Jewish World Review March 11, 2005 / 30 Adar I, 5765
Thou shalt have no other gods before the ACLU
Thus, we are currently treated to the spectacle of the American
Civil Liberties Union dragging the state of Texas into court for the offense
of displaying the Ten Commandments on the grounds of the state capitol in
Austin. The U.S. Supreme Court will decide in June whether a display of the
Decalogue violates the establishment clause of the First Amendment. This
gives "G-d fearing" a whole new meaning.
"At the very seat of Texas government," thunders the ACLU brief,
"between the Texas State Capitol and the Texas Supreme Court, is large
monument quoting a famous passage of religious scripture taken, almost
verbatim, from the King James Bible." Question: Is there any kind of
scripture that is not religious?
The state of Texas argues that the monument isn't so important
really. It stands at the back door of the capitol, not the front. It is
smaller than several of the other 16 monuments dotting the campus of the
capitol. And it contains many symbols found elsewhere in American public
life such as the pyramid with the eye at the top and an eagle with
outstretched wings clutching the stars and stripes both of which are also
found on the dollar bill. Hard by the Ten Commandments monument are statues
and plaques honoring or memorializing the Boy Scouts of America (under fire
from the left, as well), Korean War Veterans, World War I veterans, Pearl
Harbor, Texas children, the National Guard and pioneer women.
But no religious acknowledgment is too small to escape the
attention of the zealous modern G-d-fearers. The petitioners complain that
the monument "expresses an unequivocal religious message: There is a G-d,
and G-d has proclaimed rules for behavior." We can't have that. Just you
wait, the dollar bill which proclaims in broad daylight "In G-d We Trust"
is not safe.
The G-d-fearers are not engaged in a fool's errand. They have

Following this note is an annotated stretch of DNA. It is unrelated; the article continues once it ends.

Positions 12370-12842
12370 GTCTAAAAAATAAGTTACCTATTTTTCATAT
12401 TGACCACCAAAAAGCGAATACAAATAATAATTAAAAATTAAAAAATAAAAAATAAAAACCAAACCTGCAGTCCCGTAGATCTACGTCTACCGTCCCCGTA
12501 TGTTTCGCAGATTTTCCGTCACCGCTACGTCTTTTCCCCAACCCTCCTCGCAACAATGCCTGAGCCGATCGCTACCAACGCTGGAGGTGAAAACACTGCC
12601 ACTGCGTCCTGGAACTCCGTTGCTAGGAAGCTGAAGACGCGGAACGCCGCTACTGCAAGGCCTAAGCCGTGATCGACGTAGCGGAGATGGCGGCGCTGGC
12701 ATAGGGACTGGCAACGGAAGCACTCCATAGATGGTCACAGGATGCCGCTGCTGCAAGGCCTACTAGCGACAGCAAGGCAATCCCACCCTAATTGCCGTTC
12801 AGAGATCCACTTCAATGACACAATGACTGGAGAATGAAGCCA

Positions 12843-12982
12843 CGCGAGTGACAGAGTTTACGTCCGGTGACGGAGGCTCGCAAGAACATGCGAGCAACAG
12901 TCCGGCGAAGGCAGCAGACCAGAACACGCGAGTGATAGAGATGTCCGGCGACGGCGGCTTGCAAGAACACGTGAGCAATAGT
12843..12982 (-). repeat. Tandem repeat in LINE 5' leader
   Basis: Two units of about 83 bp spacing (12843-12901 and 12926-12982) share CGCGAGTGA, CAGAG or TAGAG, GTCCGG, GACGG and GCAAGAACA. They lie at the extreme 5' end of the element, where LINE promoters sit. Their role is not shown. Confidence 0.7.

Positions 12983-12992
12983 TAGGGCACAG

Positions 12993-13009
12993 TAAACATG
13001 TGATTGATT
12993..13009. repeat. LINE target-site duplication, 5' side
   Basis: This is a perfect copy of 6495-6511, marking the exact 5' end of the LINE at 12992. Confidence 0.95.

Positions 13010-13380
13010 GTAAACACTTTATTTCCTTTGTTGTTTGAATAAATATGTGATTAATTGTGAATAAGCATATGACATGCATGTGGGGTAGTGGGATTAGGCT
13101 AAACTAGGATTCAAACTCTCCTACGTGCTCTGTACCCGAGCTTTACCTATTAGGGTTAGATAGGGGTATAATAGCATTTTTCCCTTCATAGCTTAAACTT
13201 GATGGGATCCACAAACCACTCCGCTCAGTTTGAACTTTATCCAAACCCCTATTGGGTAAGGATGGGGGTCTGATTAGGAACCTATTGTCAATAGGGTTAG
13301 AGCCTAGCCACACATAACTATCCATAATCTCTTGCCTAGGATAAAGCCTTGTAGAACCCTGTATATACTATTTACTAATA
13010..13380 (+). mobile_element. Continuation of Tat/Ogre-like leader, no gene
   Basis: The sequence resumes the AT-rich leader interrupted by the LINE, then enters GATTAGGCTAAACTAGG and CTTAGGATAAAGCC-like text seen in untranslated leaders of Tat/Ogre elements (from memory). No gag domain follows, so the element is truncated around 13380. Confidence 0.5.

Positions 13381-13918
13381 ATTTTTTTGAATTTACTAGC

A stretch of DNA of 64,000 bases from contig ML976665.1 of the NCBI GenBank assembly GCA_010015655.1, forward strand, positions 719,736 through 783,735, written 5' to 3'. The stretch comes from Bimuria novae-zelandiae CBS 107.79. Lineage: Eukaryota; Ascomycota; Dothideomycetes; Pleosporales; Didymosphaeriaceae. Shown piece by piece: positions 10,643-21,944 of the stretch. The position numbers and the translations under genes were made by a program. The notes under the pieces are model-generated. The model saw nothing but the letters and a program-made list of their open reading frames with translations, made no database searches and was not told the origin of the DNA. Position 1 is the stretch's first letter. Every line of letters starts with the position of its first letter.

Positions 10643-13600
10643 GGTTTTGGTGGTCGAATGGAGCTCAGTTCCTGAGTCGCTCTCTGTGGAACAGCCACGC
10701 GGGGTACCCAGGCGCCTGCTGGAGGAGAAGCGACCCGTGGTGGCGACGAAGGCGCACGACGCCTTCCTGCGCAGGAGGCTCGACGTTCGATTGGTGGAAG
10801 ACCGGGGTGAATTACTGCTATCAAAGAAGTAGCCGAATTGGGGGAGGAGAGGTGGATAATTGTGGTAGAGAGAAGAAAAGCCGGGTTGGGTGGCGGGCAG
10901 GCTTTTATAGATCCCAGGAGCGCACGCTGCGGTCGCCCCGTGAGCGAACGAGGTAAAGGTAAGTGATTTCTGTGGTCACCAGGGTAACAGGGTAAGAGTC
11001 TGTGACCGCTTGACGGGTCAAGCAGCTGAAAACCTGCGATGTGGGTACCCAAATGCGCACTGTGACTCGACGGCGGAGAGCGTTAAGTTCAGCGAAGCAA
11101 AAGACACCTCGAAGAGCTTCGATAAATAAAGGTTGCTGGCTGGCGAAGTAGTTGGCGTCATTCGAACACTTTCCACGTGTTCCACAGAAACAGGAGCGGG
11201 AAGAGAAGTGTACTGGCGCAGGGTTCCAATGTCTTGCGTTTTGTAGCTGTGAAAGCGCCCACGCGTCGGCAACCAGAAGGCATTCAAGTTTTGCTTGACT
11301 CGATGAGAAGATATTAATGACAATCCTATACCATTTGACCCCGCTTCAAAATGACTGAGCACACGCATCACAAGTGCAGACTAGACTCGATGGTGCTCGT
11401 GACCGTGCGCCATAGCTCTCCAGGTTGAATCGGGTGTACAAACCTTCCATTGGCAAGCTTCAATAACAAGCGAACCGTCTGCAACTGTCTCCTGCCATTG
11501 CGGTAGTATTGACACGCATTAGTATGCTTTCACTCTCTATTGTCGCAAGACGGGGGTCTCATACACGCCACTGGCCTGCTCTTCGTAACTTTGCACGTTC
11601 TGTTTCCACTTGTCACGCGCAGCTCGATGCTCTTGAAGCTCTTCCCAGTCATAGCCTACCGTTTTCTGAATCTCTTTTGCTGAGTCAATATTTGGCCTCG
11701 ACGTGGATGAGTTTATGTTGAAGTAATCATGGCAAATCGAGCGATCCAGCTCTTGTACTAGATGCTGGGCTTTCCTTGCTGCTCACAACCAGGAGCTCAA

good reason to suppose that their protest may be well-received. Over the
past several decades, the court's establishment clause jurisprudence has
been, well, peculiar. The court has held that a crèche could be displayed at
Christmastime only if it was accompanied by a requisite number of candy
canes, Santas and other non-religious symbols. The court has also ruled that
states may constitutionally provide maps (and, in a later decision,
computers) for parochial schools, but not books.
The court has held that student-led prayers in a football huddle
constitute an establishment of religion. Ditto an invocation offered by a
rabbi at a public high school graduation. There, Justice Kennedy explained
that asking non-believers to stand and "maintain a respectful silence" was
unconstitutional. Respectful silence just isn't the spirit of the age.
The state of Texas urges the Court to adopt the reasonable
person standard for evaluating the Ten Commandments monument. Would a
reasonable person, seeing this granite slab, assume that Texas meant to
enforce a ban on graven images or to force neighbors to refrain from
covetousness? The brief did jocularly offer that "no one would reasonably
think that the state has adopted a position, one way or the other, on
whether the Dallas Cowboys should continue playing professional football on
Sundays or whether the Texas Longhorns should continue playing college
football on Saturdays (notwithstanding the seriousness, and even religious
fervor, with which Texans approach their football ...)."
The real point is that we've lost our grip on any common-sense
definition of establishment. The Founders did not want to favor one church
over another at the federal level (when the Constitution was ratified,
several states did have established churches). By forbidding one national
church pre-eminence, freedom of worship would be more reliably protected.
The notion that this country, founded firmly in the Judeo-Christian
tradition, could not even mention G-d in public without fearing a subpoena
is simply ludicrous.
If the Supreme Court hands down a ruling that the Texas monument
violates the Constitution, it will do so in the literal shadow of a frieze
on the Supreme Court's chamber depicting none other than Moses holding the
tablets in his hands.
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